This review is written with a GPL 4.0 license and the rights contained therein shall supersede all TOS by any and all websites in regards to copying and sharing without proper authorization and permissions. Crossposted at WordPress, Blogspot & Librarything by Bookstooge’s Exalted Permission
Title: New Spring Series: The Wheel of Time #0 Author: Robert Jordan Rating: 5 of 5 Stars Genre: Fantasy Pages: 336 Words: 122.5K
From Tarvalon.net & authored by Kyria d’Oreyn
Lan’s point of view
The Aiel War is over and Lan rides north to the Blight with Bukama. In Canluum, Kandor, they meet Ryne, an old friend. He informs them that Edeyn Arrel, Lan’s carneira, intends to raise the banner of the Golden Crane of Malkier. Together they ride to Chachin, noticing someone following them. It turns out to be a woman, (Moiraine), who claims the right of a woman alone, and gives them the name of Lady Alys. Bukama pledges to escort her to Chachin. Lan doubts that this woman is who she claims she is. He believes that Edeyn sent her.
Once in Chachin, their ways part and the three men ride on to the Aesdaishar Palace, where Lan is received by Brys, Prince-Consort to Queen Ethenielle of Kandor. A few days later, Lady Alys appears again and wants Lan to spy on Merean Redhill, an Aes Sedai staying at the Palace. When he and Moiraine/Alys uncover a plot of Merean’s that involves killing Brys, his son Diryk and Edeyn’s daughter, Iselle, they rush to save the three innocent victims. Lan confronts and defeats Ryne in a duel. The next day, he rides out of the city. Moiraine rides up to him and asks him to be her Warder.
Moiraine’s point of view
In their time as Accepted, Moiraine and Siuan are present when Gitara Moroso speaks her Foretelling of the Dragon’s rebirth. Later, Tamra Ospenya, the Amyrlin Seat, decides to give out a bounty of one hundred gold marks to every woman who bore a child in the camps around Tar Valon during the last week of the Aiel War. This is actually a plan to find out who the Dragon Reborn might be. At first, Moiraine and Siuan ride out with the other Accepted to record names for the bounty, but the following day they are instead told to re-copy some of the less legible lists. This gives them the opportunity to create their own list, of babies that meet the description of the soon-to-be-Dragon. Moiraine is told by Tamra to take a letter to Kerene Nagashi, asking her to appear before the Amyrlin. Other sisters receive letters as well, which leads the young women to think that Tamra wants to send out searchers for the boychild. One after the other, those sisters leave Tar Valon, and one morning Tamra is announced dead.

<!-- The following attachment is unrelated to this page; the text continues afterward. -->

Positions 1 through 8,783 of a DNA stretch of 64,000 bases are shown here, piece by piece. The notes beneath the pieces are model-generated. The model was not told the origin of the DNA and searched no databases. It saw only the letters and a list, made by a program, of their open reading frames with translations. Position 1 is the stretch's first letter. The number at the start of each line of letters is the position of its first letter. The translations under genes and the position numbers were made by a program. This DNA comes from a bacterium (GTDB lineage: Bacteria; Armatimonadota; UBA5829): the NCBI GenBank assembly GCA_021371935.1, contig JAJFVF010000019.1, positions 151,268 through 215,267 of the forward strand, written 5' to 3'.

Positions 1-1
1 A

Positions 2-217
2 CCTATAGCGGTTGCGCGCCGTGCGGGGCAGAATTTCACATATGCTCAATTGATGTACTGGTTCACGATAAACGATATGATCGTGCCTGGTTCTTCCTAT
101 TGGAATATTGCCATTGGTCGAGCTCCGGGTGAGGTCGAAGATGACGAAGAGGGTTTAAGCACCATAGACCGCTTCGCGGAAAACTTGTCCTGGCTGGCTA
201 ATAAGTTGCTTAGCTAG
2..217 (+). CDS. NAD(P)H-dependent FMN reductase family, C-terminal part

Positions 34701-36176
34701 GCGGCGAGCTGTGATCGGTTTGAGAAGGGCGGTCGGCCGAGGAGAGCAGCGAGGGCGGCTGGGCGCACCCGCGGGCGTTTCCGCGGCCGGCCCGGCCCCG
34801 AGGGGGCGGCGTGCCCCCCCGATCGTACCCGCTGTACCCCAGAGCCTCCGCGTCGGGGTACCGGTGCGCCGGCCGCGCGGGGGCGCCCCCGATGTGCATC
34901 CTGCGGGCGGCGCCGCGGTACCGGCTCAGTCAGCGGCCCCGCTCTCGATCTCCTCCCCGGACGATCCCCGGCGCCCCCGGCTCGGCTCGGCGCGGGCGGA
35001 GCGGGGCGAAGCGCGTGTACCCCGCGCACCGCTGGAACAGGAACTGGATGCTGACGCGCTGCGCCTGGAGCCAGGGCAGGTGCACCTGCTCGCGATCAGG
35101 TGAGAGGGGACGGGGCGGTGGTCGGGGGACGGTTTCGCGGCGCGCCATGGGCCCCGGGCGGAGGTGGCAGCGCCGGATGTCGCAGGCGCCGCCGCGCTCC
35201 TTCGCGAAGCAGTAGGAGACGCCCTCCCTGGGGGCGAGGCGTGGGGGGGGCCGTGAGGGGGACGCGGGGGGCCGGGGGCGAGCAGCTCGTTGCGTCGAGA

After she and Siuan are raised to Aes Sedai, Moiraine leaves Tar Valon to search for the boychild herself. In Canluum, she meets Merean and Cadsuane. Siuan is also there, having left the Tower to tell Moiraine that Tamra’s searchers are all dead, possibly killed by the Black Ajah. Moiraine avoids Cadsuane, and after leaving Canluum, she follows three riders (Lan, Bukama and Ryne), who she believes may be Darkfriends. She claims the right of a woman alone to have an excuse to ride with them. On the way, she looks for the women from the list of possible mothers of the Dragon Reborn, but none of them is who she is searching for.
In Chachin, she meets Siuan again. Siuan has located Ines Demain, the next mother on their list, in the Aesdaishar Palace. When Moiraine hears that Lan is also there, she immediately wants to go back to her rooms to avoid running into him, but on her way there she meets Merean again. No longer sure who she can and cannot trust, and who is and is not Black Ajah, she decides to go to Lan and ask him and Bukama to spy on Merean. Later, after Lan accuses Moiraine of attempting to have him killed, not knowing that Merean was the one behind the attempt, Moiraine becomes certain that Merean is a Black sister. They run to confront her. Merean kills Brys and Diryk before Moiraine kills her. Moiraine tries to save Iselle, but fails. The following day, she rides out after Lan to ask him to become her Warder.
(This so-called Kyria d’Oreyn has written over 1000 articles at TarValon.net and the above summary is the best he can do? Torval would totally kick his sorry little summary butt! I’m only complaining because I don’t have to write any of it, hahahahaha!)
This was pretty close to a perfect book and I shall articulate why that is fact (and if you disagree, Lightning from Above Strike your degenerative head!).
* claps hands *
Now pay close attention, class.